Sankranti, Pongal, Bihu, Lohri, Uttarayan are different names for the celebration of one unique celestial event when the Sun begins its Northward journey from the Tropic of Capricorn towards the Tropic of Cancer on the 14th of January. Some texts refer to the next 6 months when the sun is moving northward as day time for the divine entities and they will come to our rescue faster. It is also known as Makar Sankranti since the Sun is now moving into the zodiac sign of Capricorn (Makar) from Saggitarius (Dhanu). In India, this is the only festival related to the Sun while the others are some way or the other connected with the Moon. Often it has been debated why it is celebrated in mid January when the Winter Solstice is somewhere around the end of December. As a layman, I attribute it to the slight tilt in the earth’s axis and leave the accurate reasoning to the more knowledgeable.
With our roots in agriculture, it was celebrated as a farmer’s festival across the country laced with local produce and customs. Offering sesame seeds (til) in some form or the other seems to be a common theme in every state, since it has a greater capacity to absorb and emit Sattva frequencies. Ater a long harsh winter, when our physical bodies have built up some amount of toxicity, the sesame(til) preparations will assist in balancing it. All our festivals are in appreciation and gratitude for nature and with all the bonfires, offerings, prayers to the sun in the sky can water be left behind. It is considered extremely auspicious to take a dip in the river and Kumbh Snan at the confluence of rivers Ganga and Yamuna in Allahabad is the most important point.
Up in the hills, it ushers the time for the migratory birds to slowly return home. In Uttarakhand, Himachal, Uttar Pradesh and Bihar, it is the time for having the special “Khichdi” made from newly harvested rice, pulses, seasonal vegetables, generously cooked in dollops of ghee and end it with sweets made with til (sesame). All roads lead to Allahabad in Uttar Pradesh for the Kumbh Snan on this day.
Back to the plains Punjab celebrates Lohri with community bonfires, wherein peanuts, jaggery and sesame savouries gajak and rewri are offered. Everyone gathers together to sway to the tunes of “Sundri Mundriye Ho, Tera kaun Vichara Ho, Dulla Bhatti wala Ho” sung in praise of Dulla Bhatti, a local Punjabi Robin Hood who protected the farmers around the community bonfires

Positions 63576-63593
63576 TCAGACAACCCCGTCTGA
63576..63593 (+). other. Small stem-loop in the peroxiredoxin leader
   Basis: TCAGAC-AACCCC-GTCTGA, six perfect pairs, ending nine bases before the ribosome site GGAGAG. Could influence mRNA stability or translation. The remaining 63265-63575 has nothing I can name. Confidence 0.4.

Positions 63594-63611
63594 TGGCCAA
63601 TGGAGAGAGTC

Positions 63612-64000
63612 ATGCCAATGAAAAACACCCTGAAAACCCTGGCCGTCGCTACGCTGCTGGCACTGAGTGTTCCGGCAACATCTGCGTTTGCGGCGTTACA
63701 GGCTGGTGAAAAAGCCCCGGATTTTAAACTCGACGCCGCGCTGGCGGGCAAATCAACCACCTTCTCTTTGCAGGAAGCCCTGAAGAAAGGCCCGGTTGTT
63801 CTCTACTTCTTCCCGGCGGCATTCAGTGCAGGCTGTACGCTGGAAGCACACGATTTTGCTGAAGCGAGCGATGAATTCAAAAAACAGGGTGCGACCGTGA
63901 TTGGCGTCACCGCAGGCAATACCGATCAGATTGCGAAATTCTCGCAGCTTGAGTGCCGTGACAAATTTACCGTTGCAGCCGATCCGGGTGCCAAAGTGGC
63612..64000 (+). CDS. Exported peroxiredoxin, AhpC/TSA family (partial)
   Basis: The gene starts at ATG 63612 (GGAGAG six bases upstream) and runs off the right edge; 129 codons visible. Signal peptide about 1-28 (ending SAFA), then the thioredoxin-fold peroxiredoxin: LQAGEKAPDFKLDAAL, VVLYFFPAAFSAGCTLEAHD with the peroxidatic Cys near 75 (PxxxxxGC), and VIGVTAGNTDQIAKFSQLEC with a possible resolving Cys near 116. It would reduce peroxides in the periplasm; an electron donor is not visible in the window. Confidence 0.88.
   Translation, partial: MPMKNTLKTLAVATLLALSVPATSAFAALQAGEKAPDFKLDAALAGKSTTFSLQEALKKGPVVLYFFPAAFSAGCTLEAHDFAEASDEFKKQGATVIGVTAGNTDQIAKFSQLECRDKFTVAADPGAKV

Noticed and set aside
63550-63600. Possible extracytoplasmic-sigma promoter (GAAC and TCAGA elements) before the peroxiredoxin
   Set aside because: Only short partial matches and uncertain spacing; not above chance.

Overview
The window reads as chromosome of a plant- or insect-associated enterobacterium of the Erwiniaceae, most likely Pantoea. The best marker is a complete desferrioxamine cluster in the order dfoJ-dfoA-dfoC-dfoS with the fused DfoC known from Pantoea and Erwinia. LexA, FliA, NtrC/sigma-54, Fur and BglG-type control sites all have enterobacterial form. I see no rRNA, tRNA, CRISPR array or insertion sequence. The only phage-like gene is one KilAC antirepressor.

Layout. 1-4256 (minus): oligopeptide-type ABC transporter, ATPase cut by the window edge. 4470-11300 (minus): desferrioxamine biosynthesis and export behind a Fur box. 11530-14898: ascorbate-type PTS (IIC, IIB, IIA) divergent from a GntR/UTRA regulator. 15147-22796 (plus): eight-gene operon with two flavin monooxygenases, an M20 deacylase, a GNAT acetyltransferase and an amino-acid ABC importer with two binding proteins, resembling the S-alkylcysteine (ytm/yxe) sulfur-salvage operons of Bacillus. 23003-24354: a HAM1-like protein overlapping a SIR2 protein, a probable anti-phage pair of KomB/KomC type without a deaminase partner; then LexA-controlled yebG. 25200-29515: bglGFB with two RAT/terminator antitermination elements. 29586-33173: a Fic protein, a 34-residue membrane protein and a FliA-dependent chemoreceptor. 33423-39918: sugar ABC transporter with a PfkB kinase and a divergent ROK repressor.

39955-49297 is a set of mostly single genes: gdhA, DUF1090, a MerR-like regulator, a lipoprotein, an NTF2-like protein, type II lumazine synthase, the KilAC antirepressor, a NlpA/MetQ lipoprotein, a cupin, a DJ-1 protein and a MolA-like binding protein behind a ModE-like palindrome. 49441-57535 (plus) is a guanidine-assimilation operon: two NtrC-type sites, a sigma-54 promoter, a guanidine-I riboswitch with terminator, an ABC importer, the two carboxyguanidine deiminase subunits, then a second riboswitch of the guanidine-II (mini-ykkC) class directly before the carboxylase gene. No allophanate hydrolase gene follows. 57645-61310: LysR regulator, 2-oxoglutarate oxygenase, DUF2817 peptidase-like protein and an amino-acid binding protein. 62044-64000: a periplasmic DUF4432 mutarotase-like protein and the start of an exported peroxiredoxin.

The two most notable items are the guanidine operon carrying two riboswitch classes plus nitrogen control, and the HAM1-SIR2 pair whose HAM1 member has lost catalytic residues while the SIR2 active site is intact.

In the eastern states of Orissa, Assam and Bengal, it is of celebration with the newly harvested rice and prayers to the Sun for extending its loving warmth in the months to come and to be spared from the harsh heat. “Pitha” is made from the newly harvested rice, mixed with coconut, jaggery, milk in all three states, the taste of which varies but the sweetness and love remains the same.
In Assam it is Bhogali Bihu, with dancing and bonfires in Mejis (makeshift huts constructed with hay, twigs etc), in Bengal it is of different kinds of “Pithas” made with palm jaggery and a dip in Ganga Sagar, the point where river Ganges meets the Bay of Bengal and in Orissa it is preparation of “Makar Chaula”( uncooked rice with coconut, banana, jaggery, sesame etc) and prayers to the Sun God.
Tamil Nadu and Andhra Pradesh celebrate it as Pongal over 4 days. Pongal is the traditional dish cooked with newly harvested rice and jaggery or rice and pulses at the time of sunrise, ushering in the new and everything auspicious. In Karnataka, it is time for “Ellu Bella” (mix of sesame, fried peanuts, jaggery, dried coconut) and sugarcane. Pujas are performed at homes and Ellu Bella is exchanged with friends and relatives to spread love and goodwill. In Kerala it is the culmination of the month long journey of the devout to Sabarimala with the sighting of the Makara Jyoti to burn all ills and usher in joy and happiness. It is perhaps the only state where the celebrations are comparatively low key in comparison to the rest of the country.
The sky above Gujarat is colourful and light with kite flying competitions and “Kay Po Che” reverberating through the air. Kite is light and flies high, after a long harsh winter it is our turn to feel the same in every aspect of life. The spicy Undhiyu and the sweet Chikki are the delicious savouries for the occasion. In nearby Maharashtra, sweetmeats made of Til (Sesame) are exchanged as a token of goodwill. A little up north, Rajasthan celebrates it with Kite flying and a special meal called Sakrat Bhoj complete with traditional sweets like Ghajak, Ghevar and Tilpati.
I have had a little bit of everything, pitha’s from my home state Bengal, Ellu Bella from my adoptive home in Karnataka, Pongal from my friends and the warmth of Lohri from my Punjabi neighbours. As I looked up to the sun this morning, in the hope of absorbing its celestial warmth, along with the Gayatri Mantra chants, I also intended for abundance in every farmers’ home. A happy farmer produces happy grains which in turn spreads happiness in every home it makes its way to !!!